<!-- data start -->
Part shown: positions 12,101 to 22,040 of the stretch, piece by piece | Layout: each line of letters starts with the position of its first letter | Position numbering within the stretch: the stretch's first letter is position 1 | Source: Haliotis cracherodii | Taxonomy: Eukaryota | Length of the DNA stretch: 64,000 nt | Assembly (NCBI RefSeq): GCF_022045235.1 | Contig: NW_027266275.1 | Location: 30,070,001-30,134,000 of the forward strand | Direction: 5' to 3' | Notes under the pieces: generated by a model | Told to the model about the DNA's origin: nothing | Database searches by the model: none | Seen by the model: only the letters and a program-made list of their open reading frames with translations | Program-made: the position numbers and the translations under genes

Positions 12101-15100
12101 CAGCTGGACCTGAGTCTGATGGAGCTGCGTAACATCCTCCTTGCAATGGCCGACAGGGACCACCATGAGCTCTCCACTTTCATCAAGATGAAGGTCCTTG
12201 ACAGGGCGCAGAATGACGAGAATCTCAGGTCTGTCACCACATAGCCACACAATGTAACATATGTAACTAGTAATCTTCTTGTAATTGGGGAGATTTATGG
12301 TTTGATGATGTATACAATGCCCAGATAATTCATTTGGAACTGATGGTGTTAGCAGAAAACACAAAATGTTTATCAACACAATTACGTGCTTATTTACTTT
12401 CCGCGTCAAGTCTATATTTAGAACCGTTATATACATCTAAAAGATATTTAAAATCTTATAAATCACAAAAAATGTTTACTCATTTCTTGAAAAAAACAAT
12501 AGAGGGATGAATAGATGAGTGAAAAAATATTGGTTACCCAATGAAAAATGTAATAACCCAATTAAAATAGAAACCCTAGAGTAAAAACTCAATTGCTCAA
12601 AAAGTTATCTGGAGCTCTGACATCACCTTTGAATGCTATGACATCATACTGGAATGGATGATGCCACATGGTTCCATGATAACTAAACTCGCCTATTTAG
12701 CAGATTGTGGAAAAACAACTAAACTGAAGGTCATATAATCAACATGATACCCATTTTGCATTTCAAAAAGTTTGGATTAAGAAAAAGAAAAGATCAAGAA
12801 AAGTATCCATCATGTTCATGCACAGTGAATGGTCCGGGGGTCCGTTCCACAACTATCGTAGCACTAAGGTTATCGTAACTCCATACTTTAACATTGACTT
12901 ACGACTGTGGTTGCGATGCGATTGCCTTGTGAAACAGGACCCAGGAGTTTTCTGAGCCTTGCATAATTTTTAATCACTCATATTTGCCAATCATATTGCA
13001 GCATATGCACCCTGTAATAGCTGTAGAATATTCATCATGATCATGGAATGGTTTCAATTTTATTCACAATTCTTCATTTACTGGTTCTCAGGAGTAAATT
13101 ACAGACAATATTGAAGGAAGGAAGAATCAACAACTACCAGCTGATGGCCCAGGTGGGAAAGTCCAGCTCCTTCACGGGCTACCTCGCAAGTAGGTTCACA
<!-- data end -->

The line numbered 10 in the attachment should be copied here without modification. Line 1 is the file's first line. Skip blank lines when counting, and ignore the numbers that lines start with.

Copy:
12801 AAGTATCCATCATGTTCATGCACAGTGAATGGTCCGGGGGTCCGTTCCACAACTATCGTAGCACTAAGGTTATCGTAACTCCATACTTTAACATTGACTT